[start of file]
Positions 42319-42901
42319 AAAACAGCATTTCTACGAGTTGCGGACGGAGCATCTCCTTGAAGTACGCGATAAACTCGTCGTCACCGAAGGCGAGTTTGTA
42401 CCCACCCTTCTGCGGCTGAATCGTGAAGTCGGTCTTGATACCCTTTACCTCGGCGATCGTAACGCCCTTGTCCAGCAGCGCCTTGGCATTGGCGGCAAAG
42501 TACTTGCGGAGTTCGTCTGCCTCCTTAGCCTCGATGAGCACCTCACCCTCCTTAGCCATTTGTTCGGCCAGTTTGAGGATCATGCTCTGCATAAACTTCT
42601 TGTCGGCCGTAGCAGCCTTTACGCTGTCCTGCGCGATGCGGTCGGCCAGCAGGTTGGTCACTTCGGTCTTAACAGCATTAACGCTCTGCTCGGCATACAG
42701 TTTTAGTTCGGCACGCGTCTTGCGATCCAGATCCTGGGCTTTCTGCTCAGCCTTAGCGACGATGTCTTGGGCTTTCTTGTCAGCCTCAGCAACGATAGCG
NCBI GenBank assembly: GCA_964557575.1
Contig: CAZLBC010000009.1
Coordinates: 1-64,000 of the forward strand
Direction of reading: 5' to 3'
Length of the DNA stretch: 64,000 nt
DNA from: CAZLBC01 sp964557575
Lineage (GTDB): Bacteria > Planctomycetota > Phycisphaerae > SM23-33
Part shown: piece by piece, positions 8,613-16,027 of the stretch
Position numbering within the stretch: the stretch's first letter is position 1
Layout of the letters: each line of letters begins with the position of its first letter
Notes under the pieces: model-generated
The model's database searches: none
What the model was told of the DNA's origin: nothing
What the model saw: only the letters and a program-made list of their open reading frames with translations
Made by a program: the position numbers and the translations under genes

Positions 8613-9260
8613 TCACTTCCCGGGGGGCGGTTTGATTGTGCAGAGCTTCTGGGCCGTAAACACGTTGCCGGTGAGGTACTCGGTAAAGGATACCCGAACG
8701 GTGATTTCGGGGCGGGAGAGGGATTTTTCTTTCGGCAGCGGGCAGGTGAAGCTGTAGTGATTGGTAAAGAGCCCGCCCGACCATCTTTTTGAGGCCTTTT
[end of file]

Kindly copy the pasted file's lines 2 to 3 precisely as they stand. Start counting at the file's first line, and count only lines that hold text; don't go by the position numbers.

42319 AAAACAGCATTTCTACGAGTTGCGGACGGAGCATCTCCTTGAAGTACGCGATAAACTCGTCGTCACCGAAGGCGAGTTTGTA
42401 CCCACCCTTCTGCGGCTGAATCGTGAAGTCGGTCTTGATACCCTTTACCTCGGCGATCGTAACGCCCTTGTCCAGCAGCGCCTTGGCATTGGCGGCAAAG